On my linux server I signed in as the root user to access some files: su root... After checking the files I went to sign back in as my main user su username. In my terminal window it now says server ~: instead of username@server ~: to the left of the command line. Is there any way I can get this back to normal?

migrated from stackoverflow.com Aug 6 '09 at 4:26

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Do a few exit commands. Your su root started a subshell where you're root, and your su user started another. Typing exit will end those subshells and bring you back where you started -- one level deep.

  • It just exited me out of my remote connection... but I do think that I'm in a subshell. Is there any command for me to view all the subshells I have running? – David Aug 6 '09 at 3:06
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    With "echo $SHLVL" you can see the subshell level. – Mark van Lent Aug 6 '09 at 6:58

You just need to change the prompt. You can use the following command:

export PS1="\u@\h \w: "

I personally prefer the following as my prompt, but that's just me:

export PS1="[\u@\h \w]\$ "

You can prevent your prompt from changing by adding the statement to the relevant bashrc files. See also Bash Shell PS1: 10 Examples to Make Your Linux Prompt like Angelina Jolie for more info about PS1.

  • Why would changing users change my prompt? This seems like more of a workaround than a fix. – David Aug 6 '09 at 3:08
  • Because the prompt will indicate as WHAT user you're currently operating, e.g. the prompt would look like root@myserver: when you're operating as the root user or someuser@myserver: when you're operating under the credentials of someuser. – Luke Aug 6 '09 at 3:21
  • David: Prompts are not global; They are user-specific. Therefore, changing users can change your prompt. In particular, the root user oftentimes has a very bare-bones generic prompt. What Michael suggested here is exactly the correct way to address your problem; It's not at all a workaround. – Fhoxh Aug 6 '09 at 3:23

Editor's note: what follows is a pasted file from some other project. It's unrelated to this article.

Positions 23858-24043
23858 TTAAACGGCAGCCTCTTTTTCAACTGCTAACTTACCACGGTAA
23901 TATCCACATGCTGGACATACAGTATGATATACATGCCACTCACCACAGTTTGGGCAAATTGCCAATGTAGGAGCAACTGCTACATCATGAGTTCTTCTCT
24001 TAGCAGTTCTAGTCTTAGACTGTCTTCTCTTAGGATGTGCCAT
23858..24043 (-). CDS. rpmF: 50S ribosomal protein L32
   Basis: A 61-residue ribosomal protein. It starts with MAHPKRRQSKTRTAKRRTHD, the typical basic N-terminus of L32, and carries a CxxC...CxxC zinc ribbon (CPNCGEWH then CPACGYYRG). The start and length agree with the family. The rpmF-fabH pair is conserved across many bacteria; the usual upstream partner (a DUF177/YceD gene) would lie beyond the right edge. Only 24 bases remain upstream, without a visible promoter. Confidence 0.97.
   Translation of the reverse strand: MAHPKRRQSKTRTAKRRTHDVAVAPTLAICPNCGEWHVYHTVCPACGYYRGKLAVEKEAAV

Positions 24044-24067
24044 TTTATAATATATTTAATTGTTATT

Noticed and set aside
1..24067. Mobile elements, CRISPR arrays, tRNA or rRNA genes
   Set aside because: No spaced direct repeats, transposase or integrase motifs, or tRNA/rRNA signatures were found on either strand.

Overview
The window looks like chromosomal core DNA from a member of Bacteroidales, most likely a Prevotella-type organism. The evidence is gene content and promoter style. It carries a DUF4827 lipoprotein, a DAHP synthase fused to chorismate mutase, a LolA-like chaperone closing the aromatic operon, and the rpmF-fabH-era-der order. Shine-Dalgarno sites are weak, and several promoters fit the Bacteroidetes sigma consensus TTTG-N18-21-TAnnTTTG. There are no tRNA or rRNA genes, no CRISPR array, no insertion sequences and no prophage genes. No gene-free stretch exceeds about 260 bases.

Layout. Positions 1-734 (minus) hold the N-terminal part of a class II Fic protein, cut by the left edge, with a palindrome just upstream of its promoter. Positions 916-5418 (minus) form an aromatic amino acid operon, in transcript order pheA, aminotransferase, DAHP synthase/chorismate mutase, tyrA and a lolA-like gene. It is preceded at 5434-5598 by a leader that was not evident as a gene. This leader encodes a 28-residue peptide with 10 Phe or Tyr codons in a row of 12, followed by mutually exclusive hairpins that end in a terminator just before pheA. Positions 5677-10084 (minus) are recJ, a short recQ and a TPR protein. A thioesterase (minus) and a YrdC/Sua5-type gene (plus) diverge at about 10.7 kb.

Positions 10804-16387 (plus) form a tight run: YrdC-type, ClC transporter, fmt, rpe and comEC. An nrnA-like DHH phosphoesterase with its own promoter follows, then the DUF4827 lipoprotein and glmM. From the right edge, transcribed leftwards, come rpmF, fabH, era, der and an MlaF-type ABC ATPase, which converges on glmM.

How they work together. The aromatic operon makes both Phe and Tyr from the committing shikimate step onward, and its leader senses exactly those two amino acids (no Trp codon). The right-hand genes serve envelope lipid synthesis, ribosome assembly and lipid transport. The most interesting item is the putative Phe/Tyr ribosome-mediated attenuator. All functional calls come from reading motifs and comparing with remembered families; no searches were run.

• Since they are user-specific, why would changing to the root user change the prompt for the user "david." I understand that when I am in the sub-shell for the root user that I would have a different prompt, but as soon as I exit out of that subshell I don't understand why it would change the prompt for the user david. Didn't you just say that they are independent of each other? I'm definitely a noob at linux, and I would appreciate it if someone could explain the error in my logic here. – David Aug 6 '09 at 3:43
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    While this answer is correct about how to change bash prompts, it misses the point that to "switch back" to your own user after a su, you typically simply want to exit the su-shell, not start another one. – earl Aug 6 '09 at 4:18

su switches users by spawning a new (sub)shell. So when you logged in, you started a shell. With the first su to root, you started a subshell as root. The next su to your user started yet another subshell -- note that at this moment you have three shells running. So instead of su-ing to your user from the rootshell, exit-ing back to your login shell will solve your problems.

If you have pstree installed, pstree -h will show you a graphical representation of what's going on.

  • That reads: -sshd---sshd---sshd---bash---pstree. When I enter the root sub-shell I get: -sshd---sshd---sshd---bash---su---bash---pstree. Since there is only one bash in the first reading would I be correct in assuming that I'm not in a sub-shell? – David Aug 6 '09 at 3:46
  • Exactly. So to get out of any unnecessary subshell, just exit until there's only one bash left. – earl Aug 6 '09 at 3:56

Your prompt appears to be normally set by one of your shell startup files that is not being run when you su from root to your user. If you're using bash, man bash in the INVOCATION section might be enlightening. There are several startup files that bash might read, including but not limited to:

  • /etc/profile
  • ~/.bash_profile
  • ~/.bash_login
  • ~/.profile
  • ~/.bashrc

The PS1 environment variable is just an environment variable, and may or may not get set depending on which combination of the above files is run.

The su command has a -l (or --login) switch which may be abbreviated to just - that makes the new shell a login shell. This is probably what you want:

su - david

I always use su with this option.

  • That's correct. A plain su would not invoke the startup files whereas su - would. I didn't know su - is short for su -l ! Thanks Greg for the info. – alok Aug 6 '09 at 7:41
  • also, for 'sudo' people, "sudo -i" is immensely handy – Kent Fredric Aug 6 '09 at 8:19

if this is a bash shell, try:

source ~/.bashrc

if that doesnt work run echo $PS1 and see what has changed.

  • . ~/.bashrc does the same thing – Robert Swisher Aug 6 '09 at 23:38

su by itself does not create a new session of the shell. that's why it doesn't set up the shell as it normally does. however,

su -

will start a new login session

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